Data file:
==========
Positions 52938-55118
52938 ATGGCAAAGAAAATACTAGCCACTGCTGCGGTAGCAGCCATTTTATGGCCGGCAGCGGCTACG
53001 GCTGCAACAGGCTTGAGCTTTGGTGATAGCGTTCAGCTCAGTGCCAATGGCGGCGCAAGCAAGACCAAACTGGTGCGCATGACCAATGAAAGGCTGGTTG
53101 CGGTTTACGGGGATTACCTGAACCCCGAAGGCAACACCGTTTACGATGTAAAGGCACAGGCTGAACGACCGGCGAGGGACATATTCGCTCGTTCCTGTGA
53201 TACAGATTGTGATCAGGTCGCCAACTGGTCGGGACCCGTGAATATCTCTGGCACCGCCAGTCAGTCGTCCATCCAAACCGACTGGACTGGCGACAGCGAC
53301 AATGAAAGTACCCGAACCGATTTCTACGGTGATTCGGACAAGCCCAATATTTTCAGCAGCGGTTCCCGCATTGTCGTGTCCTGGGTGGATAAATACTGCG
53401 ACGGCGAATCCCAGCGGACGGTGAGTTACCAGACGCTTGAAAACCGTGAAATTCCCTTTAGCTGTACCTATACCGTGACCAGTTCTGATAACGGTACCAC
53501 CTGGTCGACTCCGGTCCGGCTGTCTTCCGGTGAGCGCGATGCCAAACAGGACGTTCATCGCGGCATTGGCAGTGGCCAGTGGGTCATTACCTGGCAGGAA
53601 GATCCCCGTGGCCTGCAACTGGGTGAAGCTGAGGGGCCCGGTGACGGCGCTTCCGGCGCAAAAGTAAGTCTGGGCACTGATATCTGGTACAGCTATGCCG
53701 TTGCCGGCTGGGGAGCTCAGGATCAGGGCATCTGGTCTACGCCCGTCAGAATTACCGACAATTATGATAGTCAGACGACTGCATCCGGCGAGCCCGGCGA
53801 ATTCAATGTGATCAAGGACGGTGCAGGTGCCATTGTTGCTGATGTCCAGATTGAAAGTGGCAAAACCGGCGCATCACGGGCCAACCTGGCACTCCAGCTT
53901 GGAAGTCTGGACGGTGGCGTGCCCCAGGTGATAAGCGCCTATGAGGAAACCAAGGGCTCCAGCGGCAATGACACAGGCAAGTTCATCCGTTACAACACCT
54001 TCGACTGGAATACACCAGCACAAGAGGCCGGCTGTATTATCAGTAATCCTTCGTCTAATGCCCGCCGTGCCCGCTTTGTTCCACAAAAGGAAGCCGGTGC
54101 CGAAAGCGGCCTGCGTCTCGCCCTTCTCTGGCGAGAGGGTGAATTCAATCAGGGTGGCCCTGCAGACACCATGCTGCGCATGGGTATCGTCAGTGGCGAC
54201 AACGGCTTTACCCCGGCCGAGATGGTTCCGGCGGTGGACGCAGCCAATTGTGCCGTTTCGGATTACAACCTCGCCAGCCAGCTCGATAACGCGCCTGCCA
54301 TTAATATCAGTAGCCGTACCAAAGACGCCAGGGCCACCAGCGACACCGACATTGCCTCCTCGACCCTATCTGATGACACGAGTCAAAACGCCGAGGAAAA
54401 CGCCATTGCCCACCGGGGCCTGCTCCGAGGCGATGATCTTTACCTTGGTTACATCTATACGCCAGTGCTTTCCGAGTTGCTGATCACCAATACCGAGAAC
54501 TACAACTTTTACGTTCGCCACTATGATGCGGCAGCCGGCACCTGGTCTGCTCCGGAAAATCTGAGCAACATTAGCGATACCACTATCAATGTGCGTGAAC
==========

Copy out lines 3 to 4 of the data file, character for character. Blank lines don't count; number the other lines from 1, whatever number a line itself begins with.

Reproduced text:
53001 GCTGCAACAGGCTTGAGCTTTGGTGATAGCGTTCAGCTCAGTGCCAATGGCGGCGCAAGCAAGACCAAACTGGTGCGCATGACCAATGAAAGGCTGGTTG
53101 CGGTTTACGGGGATTACCTGAACCCCGAAGGCAACACCGTTTACGATGTAAAGGCACAGGCTGAACGACCGGCGAGGGACATATTCGCTCGTTCCTGTGA